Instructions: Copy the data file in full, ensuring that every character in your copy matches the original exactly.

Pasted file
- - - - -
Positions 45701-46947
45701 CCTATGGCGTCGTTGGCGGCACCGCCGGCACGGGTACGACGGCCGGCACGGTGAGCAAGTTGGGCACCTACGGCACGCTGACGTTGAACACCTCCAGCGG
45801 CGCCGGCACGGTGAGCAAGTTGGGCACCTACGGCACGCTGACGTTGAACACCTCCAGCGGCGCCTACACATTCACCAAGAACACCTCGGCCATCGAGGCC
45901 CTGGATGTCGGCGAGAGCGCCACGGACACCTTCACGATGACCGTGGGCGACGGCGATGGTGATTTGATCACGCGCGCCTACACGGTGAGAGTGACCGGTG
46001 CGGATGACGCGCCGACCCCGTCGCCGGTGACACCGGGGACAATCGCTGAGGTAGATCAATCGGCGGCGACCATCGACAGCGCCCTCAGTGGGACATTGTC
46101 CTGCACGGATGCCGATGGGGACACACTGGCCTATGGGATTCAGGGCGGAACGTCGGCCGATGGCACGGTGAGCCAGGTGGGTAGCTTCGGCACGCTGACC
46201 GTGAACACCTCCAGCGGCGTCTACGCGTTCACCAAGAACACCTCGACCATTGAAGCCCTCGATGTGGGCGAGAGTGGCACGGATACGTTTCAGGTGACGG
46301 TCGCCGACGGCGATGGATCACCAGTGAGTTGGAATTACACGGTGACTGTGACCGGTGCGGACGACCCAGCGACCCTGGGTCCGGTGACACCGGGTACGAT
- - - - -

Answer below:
Positions 45701-46947
45701 CCTATGGCGTCGTTGGCGGCACCGCCGGCACGGGTACGACGGCCGGCACGGTGAGCAAGTTGGGCACCTACGGCACGCTGACGTTGAACACCTCCAGCGG
45801 CGCCGGCACGGTGAGCAAGTTGGGCACCTACGGCACGCTGACGTTGAACACCTCCAGCGGCGCCTACACATTCACCAAGAACACCTCGGCCATCGAGGCC
45901 CTGGATGTCGGCGAGAGCGCCACGGACACCTTCACGATGACCGTGGGCGACGGCGATGGTGATTTGATCACGCGCGCCTACACGGTGAGAGTGACCGGTG
46001 CGGATGACGCGCCGACCCCGTCGCCGGTGACACCGGGGACAATCGCTGAGGTAGATCAATCGGCGGCGACCATCGACAGCGCCCTCAGTGGGACATTGTC
46101 CTGCACGGATGCCGATGGGGACACACTGGCCTATGGGATTCAGGGCGGAACGTCGGCCGATGGCACGGTGAGCCAGGTGGGTAGCTTCGGCACGCTGACC
46201 GTGAACACCTCCAGCGGCGTCTACGCGTTCACCAAGAACACCTCGACCATTGAAGCCCTCGATGTGGGCGAGAGTGGCACGGATACGTTTCAGGTGACGG
46301 TCGCCGACGGCGATGGATCACCAGTGAGTTGGAATTACACGGTGACTGTGACCGGTGCGGACGACCCAGCGACCCTGGGTCCGGTGACACCGGGTACGAT